How we made $1 million (and more)


A Major Milestone

A nest egg of at least $1 million is a goal many financial planners recommend for those who plan to retire. But to many, amassing $1 million seems like a pipe dream. (It doesn’t help that only about 1.5 million U.S. women are millionaires, according to the American College of Financial Services, which makes it seem like a pretty elusive group.) 

How she did it: After moving four times in four years to support her husband’s military career — and after losing interest in her chosen career as a CPA — Karen Bates launched Military Home Loans in 2004. The mortgage company, which focuses on serving fellow military families by specializing in VA loans, grossed $1 million in 2010 and 2011 and the company netted $1 million in 2012, around the same time Bates achieved the milestone in personal net worth.

“While I didn’t exactly have the $1 million mark in mind when I started the company, I had hard evidence from preparing tax returns for real estate and mortgage professionals that being self-employed with commission-based income, in some cases, led to much better income potential than I was on track to make as a salaried, tax professional,” Bates says.
Set a goal: Rather than making millions, Bates originally set out “to find something I could get excited about doing every day,” she says. After learning she would be unable to have biological children, which had been a long-term goal, “I had to find a purpose for my life outside of raising a family because that was not a guarantee for me.”

In her quest to leave the accounting field, Bates found a sales job in the mortgage industry, where she found her passion, she says, “especially once I realized how poorly we had been served when purchasing our homes and how much contradicting information most professionals had about VA financing.” Bates’ goal, in starting her business, was “to be the best VA resource and lending company for my fellow military spouses,” she says.

Her advice: If your chosen field isn’t providing the financial and personal rewards you want, don’t be afraid to change directions, Bates says. “I am so grateful I didn’t let fear from leaving a known path and well-meaning advice from others stop me from making a change and ultimately, a difference in my own life and the lives of the families we serve,” she says. “In the end, my experience from serving in the military (I was an air traffic controller in the Navy for eight years) along with my accounting background combined to make being a military-focused loan officer a perfect fit for me.”

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How she did it: Shavon Lindley started her career as a financial planner, and after building a successful business, she began looking for female mentors who had successfully balanced their careers with families. When she couldn’t find a woman financial planner who had a family and a business at least as big as her own, Lindley began interviewing female executives from Fortune 1,000 companies.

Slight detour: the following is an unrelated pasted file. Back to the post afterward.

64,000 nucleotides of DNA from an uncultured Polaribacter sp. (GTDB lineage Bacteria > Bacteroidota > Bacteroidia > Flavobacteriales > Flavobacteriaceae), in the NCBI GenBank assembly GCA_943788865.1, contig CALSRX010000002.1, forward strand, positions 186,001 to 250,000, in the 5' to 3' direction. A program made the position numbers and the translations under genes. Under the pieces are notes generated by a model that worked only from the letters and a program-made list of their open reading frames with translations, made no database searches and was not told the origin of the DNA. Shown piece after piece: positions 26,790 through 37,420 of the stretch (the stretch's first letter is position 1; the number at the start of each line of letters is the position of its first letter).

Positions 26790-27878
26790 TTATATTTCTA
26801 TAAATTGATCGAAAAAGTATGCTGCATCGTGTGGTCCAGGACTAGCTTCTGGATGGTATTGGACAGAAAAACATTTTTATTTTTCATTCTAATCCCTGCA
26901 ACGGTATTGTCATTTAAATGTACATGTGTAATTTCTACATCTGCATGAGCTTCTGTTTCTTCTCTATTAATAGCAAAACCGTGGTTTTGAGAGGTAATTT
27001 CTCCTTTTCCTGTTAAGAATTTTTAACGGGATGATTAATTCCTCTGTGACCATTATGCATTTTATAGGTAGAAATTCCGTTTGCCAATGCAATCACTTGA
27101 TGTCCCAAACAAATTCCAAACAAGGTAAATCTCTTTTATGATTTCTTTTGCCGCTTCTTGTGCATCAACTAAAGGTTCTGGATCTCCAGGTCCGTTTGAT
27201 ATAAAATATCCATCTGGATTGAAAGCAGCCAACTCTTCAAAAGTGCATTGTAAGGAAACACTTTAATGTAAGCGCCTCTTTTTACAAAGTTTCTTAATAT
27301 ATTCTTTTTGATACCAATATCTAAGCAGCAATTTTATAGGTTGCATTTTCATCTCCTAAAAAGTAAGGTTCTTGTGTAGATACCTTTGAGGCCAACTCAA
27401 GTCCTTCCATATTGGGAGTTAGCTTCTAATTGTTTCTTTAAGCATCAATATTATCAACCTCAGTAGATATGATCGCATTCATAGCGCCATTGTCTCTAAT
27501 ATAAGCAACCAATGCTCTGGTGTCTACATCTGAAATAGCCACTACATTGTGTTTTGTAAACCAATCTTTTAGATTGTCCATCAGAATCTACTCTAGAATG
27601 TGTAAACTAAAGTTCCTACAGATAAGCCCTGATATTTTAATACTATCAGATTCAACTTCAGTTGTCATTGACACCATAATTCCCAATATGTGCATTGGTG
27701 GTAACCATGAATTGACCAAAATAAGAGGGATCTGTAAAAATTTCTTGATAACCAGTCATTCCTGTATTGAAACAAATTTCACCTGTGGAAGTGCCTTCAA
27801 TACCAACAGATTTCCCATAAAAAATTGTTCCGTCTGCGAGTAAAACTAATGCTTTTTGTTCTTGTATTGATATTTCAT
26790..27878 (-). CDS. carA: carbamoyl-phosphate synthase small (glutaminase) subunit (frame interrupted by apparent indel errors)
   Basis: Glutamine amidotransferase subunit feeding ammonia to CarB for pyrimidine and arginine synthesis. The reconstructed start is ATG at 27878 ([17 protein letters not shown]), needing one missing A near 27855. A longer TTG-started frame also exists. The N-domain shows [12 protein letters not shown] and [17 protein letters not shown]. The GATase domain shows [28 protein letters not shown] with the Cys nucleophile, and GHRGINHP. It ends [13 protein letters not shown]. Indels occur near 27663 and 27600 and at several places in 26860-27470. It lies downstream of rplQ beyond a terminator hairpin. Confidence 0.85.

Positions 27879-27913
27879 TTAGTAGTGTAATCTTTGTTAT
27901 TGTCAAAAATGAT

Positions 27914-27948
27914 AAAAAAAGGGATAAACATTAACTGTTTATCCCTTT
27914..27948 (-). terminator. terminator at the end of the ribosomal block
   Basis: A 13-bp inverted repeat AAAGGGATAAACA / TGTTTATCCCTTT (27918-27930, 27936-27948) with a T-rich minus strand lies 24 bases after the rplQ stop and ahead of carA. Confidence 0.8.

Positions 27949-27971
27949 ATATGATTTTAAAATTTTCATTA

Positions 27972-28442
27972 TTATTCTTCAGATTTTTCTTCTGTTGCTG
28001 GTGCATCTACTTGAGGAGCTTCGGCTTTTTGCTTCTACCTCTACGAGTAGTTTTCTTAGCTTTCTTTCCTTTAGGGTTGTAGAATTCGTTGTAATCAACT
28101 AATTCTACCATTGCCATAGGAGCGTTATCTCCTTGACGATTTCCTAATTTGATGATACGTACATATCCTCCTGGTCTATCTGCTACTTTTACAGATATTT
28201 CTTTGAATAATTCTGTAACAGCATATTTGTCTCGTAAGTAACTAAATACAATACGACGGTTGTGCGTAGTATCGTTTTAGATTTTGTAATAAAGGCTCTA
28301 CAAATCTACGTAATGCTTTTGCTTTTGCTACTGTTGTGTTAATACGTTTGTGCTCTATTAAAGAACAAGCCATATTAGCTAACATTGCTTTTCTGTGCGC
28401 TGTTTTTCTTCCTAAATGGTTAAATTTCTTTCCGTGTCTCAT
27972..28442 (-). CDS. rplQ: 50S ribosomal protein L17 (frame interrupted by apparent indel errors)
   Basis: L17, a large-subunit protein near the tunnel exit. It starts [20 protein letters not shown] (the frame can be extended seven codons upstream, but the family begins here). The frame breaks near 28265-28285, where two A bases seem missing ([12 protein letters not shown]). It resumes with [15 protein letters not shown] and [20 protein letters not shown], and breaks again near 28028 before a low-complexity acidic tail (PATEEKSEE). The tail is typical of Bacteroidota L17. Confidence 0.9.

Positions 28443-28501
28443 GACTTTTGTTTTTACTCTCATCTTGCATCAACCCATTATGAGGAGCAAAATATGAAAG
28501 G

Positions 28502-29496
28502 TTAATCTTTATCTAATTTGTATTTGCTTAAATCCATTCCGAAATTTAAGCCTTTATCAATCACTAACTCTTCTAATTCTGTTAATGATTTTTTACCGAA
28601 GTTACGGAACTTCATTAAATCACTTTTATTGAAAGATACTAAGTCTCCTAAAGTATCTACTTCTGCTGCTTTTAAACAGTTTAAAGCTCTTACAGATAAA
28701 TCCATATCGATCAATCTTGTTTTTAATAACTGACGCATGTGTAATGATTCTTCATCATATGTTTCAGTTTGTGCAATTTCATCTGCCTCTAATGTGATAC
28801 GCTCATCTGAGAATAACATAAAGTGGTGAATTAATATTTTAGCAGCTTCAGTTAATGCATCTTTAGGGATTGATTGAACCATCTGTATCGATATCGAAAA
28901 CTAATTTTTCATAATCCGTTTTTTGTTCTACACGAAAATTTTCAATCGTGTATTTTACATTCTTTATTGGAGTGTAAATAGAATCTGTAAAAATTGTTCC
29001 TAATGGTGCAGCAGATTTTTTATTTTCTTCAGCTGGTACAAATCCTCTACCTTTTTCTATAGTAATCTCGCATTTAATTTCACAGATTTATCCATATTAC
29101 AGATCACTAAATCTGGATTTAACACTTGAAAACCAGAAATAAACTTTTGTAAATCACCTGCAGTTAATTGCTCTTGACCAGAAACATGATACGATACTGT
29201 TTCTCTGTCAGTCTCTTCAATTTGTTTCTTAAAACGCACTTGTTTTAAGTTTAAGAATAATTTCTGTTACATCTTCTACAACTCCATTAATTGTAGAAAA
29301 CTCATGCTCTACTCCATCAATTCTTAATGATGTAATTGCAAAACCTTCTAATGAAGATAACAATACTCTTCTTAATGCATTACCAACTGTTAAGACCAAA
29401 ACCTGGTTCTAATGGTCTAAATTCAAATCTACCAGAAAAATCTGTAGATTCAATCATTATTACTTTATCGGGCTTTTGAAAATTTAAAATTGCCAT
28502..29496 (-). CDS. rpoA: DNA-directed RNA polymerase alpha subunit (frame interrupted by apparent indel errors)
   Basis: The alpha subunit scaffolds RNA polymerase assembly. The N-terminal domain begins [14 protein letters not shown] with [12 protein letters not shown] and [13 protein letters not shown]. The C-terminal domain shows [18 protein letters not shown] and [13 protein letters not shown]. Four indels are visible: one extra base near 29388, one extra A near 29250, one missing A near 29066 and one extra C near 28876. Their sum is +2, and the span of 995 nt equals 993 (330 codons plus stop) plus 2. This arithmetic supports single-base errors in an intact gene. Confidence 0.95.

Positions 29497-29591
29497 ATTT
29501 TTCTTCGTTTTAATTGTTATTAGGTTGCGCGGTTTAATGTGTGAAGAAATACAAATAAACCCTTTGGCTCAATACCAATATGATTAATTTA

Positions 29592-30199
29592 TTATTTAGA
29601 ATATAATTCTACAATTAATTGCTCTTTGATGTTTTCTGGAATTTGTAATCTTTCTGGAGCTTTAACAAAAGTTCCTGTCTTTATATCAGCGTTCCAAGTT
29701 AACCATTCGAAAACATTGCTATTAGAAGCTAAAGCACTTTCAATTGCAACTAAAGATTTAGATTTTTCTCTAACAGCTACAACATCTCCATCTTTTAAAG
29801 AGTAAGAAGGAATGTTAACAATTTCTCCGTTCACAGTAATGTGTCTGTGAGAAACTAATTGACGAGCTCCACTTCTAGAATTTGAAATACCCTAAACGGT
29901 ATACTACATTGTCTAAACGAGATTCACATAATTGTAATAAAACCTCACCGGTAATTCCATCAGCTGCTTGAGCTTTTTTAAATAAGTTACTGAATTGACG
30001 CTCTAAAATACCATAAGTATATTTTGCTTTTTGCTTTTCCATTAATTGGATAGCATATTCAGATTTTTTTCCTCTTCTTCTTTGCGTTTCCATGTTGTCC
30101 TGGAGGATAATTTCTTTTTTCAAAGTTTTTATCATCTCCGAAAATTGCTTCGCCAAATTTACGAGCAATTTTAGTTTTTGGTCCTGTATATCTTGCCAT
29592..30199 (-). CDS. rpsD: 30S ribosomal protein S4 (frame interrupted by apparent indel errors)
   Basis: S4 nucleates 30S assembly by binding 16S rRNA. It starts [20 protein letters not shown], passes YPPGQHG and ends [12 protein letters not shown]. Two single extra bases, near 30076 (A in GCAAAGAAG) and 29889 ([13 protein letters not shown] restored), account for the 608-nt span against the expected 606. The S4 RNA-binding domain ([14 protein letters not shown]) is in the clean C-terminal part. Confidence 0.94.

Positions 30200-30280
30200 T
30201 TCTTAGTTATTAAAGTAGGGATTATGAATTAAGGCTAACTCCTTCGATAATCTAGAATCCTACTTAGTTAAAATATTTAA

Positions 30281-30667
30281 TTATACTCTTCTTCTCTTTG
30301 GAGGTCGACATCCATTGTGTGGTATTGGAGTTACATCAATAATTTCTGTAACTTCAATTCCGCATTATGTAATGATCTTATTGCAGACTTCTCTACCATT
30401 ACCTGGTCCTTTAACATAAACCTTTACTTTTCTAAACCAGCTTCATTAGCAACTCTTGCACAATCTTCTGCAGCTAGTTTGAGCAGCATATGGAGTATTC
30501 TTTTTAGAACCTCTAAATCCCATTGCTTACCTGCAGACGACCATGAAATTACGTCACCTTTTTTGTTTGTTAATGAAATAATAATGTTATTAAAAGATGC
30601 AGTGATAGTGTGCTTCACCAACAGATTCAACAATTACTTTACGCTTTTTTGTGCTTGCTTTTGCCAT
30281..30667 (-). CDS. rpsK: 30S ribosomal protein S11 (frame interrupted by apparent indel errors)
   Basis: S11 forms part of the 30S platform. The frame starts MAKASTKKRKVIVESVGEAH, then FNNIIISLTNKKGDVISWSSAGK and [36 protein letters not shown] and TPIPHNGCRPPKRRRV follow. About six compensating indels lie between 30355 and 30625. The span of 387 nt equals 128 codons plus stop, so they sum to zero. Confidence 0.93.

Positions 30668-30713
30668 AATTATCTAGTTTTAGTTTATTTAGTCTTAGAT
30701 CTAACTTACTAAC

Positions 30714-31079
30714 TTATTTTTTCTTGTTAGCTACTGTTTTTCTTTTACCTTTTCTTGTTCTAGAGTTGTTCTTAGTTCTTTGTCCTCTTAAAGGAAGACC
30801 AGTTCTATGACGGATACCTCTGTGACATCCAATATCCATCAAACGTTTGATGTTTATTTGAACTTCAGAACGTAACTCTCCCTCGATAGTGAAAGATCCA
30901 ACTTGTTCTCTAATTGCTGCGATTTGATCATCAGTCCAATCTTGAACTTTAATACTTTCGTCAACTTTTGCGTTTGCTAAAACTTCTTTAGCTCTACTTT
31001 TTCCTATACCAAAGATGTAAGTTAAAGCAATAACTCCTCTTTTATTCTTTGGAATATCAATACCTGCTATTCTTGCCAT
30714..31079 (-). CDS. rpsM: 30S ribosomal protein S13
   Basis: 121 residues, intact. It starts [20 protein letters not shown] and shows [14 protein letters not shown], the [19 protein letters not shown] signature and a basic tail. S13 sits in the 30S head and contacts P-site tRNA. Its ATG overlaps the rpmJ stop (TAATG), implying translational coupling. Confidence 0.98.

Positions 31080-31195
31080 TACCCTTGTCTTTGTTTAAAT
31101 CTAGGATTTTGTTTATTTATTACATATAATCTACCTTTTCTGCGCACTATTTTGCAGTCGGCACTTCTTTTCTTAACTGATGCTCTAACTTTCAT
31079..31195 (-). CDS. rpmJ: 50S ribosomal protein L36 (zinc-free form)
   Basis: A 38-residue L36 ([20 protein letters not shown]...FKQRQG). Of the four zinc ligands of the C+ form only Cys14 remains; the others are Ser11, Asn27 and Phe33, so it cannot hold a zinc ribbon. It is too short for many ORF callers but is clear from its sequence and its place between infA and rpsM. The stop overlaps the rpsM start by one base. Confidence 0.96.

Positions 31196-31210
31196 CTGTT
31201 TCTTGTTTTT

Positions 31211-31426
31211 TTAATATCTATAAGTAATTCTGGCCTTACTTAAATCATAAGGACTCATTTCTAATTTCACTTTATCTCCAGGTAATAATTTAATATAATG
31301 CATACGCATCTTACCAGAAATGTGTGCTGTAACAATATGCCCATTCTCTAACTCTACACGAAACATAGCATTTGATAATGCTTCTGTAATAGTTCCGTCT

“What I learned was all of these women had completely different stories on how they got where they are, but they all said there were these certain skills that were critical for them to learn that allowed them to climb the ladder,” she says. “They also said these skills were teachable. I knew that I had to find a way to give all women access to this information as quickly as possible.”

With a co-founder, Lindley created Women Evolution in 2011, which offers a six-week online mentorship and training program featuring videos of executive women mentoring young, aspiring women and teaching them skills for succeeding. Through her financial planning practice and Women Evolution, Lindley earned her first million in 2012.

Set a goal: Lindley wasn’t intentionally going for $1 million, but she was intentional about increasing her income every year. “Making more money every single year was proof that I was still growing and developing my business properly,” she says. “Every year was a new benchmark to exceed, and I could track month by month what I needed to do to hit that goal.”

When she was interviewed by the Millionaire Girls’ Movement, an online resource that teaches women how to earn $1 million of their own, in 2012, “I realized I had made over $1 million myself,” she says. “It was a proud moment.”

Her advice: For other women who want to increase their net worth, Lindley recommends developing streams of residual income. “Every year, I do not start at zero,” she says. “Each year builds on itself as I maintain existing client relationships and then make new ones.”

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How she did it: After finding success as a professional model while earning her business degree, Stephanie Adams became a private client for several top banks and started investing. “I diligently watched CNBC, read the Wall Street Journal and The New York Times, then consulted with my financial advisors by morning and personally assisted in picking out companies to invest in,” she says. “Then I modeled in the afternoon and spent the remainder of my evening either writing books or creating a plan to start my own businesses.”

Eventually, Adams launched several businesses of her own, including skin care company Goddessy Organics and Wall Street Chiropractic, a partnership with her husband.

Set a goal: Adams’ goal was to become a self-made millionaire “quickly, but wisely,” and she exceeded that goal before the age of 30, she says. “My investment portfolio consisted of hundreds of investments, in various business sectors. The more diversified I was, the greater my chances were to succeed.”